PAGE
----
Japan's small businesses struggling
Bloomberg News Service
TSUBAME, Japan Kohei Akimoto still shouts over the din of machinery at his factory in northwest Japan, even though most of the 33 machines are switched off.
"We only have enough work for four operators," he says. That's a third the number needed just five years ago.
In the 1980s, Akimoto's Aoyoshi Co. made 1 million pieces of silverware a month, outsourcing production to 100 local companies. Now, he has only 30 suppliers and imports 40 percent of his products from Asian neighbors like China and Taiwan.
Such cutbacks are common at the thousands of small factories that dot this part of Niigata prefecture, a two-hour bullet train ride from Tokyo. While Honda Motor Co. and Sony Corp. have prospered by giving global consumers the latest cars and video equipment, the inability of small companies to stay competitive has kept Japan in and out of recession for a decade.
"There's no way a guy banging metal out in Niigata can compete with his counterpart in China," said David Scott, who manages a $2 billion small-company fund at JF Asset Management. "The major manufacturers are moving offshore, and these (small) guys are out."
Small businesses employ one in four Japanese workers and account for nine in 10 of the nation's companies. Yet many haven't changed their product lineup in decades, even as high labor costs make it 10 times more expensive to make a spoon in Japan than in China.
In Sanjo City, just down the road from Akimoto's factory, Sakagen Co. has spent a century making the same pair of shears for trimming miniature bonsai trees. The all-metal clippers, roomy enough to accommodate all four fingers of a gloved hand, don't wear out, but at 4,000 yen a pair, or $33, they are finding fewer buyers as Japan's economy slows.
Sakagen Co. halved its work force to 10 people and says a new cut-price clipper with a red plastic handle has been slow to catch on.
"This isn't a business where designs change quickly," said Sakagen President Genichi Sakai.
As orders for Nigata's products fall, few small companies have the capital to retool and make value-added products.
Japan's banks, burdened with as much as $1.2 trillion of bad and risky loans, according to some estimates, are reluctant to lend small firms the money they need to modernize their factories.
Some companies are trying to adapt. Morii Shiki Co., the region's biggest producer of cardboard, has made adjustments to its production system and targeted makers of mobile phones and personal computer parts.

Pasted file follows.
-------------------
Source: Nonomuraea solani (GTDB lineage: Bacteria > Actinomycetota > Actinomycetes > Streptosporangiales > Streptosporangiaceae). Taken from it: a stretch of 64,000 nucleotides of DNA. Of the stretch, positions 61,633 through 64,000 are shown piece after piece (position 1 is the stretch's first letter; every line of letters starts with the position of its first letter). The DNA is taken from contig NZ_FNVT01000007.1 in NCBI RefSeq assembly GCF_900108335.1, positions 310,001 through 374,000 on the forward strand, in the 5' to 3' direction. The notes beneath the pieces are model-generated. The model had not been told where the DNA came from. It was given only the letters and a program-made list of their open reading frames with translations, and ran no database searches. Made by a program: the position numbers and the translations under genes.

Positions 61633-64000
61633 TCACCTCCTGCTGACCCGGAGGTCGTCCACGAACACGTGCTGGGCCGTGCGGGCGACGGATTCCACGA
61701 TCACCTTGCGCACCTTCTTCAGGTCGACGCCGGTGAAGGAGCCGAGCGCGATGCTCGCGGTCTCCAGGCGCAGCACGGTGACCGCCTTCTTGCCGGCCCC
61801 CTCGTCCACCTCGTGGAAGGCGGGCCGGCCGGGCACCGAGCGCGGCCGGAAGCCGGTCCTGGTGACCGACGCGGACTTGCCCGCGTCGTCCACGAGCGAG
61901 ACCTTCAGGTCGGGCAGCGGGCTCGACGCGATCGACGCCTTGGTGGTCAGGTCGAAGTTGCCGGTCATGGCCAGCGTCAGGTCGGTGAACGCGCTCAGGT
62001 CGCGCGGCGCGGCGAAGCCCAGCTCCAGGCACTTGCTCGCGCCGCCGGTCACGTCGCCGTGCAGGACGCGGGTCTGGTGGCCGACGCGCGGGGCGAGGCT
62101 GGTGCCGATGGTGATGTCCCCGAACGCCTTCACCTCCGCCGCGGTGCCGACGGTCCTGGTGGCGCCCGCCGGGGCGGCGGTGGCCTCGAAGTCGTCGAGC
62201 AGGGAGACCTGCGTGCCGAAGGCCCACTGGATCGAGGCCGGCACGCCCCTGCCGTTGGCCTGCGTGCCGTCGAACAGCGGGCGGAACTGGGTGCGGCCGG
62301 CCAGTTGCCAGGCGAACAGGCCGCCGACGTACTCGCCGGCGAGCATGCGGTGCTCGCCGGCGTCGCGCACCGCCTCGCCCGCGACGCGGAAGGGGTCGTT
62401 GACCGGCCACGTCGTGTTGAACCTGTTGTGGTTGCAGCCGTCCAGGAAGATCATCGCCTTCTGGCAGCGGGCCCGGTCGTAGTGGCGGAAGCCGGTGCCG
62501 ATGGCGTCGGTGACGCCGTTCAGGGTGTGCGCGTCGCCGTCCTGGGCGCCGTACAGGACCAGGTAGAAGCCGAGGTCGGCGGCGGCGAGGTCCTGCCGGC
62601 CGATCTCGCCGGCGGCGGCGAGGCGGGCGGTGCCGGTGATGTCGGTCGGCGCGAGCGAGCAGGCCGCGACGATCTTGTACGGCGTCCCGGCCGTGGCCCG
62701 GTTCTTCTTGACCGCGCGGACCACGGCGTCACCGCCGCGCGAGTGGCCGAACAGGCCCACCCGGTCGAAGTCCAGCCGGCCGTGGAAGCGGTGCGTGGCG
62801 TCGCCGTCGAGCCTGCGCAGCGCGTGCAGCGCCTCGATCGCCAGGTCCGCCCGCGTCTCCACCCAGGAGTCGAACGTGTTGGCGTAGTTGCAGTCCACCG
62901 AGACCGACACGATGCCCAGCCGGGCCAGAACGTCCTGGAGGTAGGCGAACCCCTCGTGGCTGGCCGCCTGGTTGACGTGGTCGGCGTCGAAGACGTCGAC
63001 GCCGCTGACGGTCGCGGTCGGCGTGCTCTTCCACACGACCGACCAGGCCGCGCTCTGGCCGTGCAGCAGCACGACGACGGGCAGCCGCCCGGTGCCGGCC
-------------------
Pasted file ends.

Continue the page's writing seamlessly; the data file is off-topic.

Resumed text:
The changes helped bolster profit 33 percent last year even as sales to local businesses dropped by a fifth.
"We try to ally ourselves with the market winners," said president Tomio Morii.
Morii Shiki is the exception in a region where most small companies lack the technology and the machinery to change products or target new customers. Even Morii Shiki is making do with a cardboard-corrugating machine it bought 20 years ago and can't afford to replace.
At Sanjo's government-backed industry promotion center, which farms out jobs to local companies, orders for computer casings and other high-tech goods are unfilled because they don't have the expertise, officials said.
Sanjo and Aoyoshi's homebase of Tsubame got their start as industrial towns 350 years ago, when the government in Edo, now modern-day Tokyo, dispatched a group of metal workers to reinvigorate the region in what can claim to be Japan's first economic stimulus plan.
The earthquakes and fires that regularly devastated urban areas in the centuries that followed kept metal workers busy making nails and spikes to help rebuild ruined cities.
Over the years, Tsubame made a name for itself as a center for metal flatware, pots and kettles, and Sanjo as a top producer of butcher knives and bonsai clippers.
Today, with many young people more interested in Sony's Playstation2 video-game console and e-mailing their friends by cell phone, bonsai is a waning tradition. The 4,000-yen clippers are an unwanted luxury for frugal Japanese, who increasingly prefer to shop at discount outlets like 100-yen stores where everything sells for less than $1.
As demand for the region's goods dries up, so do jobs.
This past winter, so many jobseekers jammed the parking lot at the employment office in Sanjo that neighbors regularly called the police to clear the lane of double-parked cars.
Still, no amount of parking will generate work for Sanjo's 3,420 jobless in April, just 1,840 job advertisements were posted. It's not much better elsewhere. That works out to 54 jobs for every 100 jobseekers, below the national average of 62.
"I don't see much point adding more people," said Aoyoshi's Akimoto. "Our task now is to make sure we have enough work for those we have now."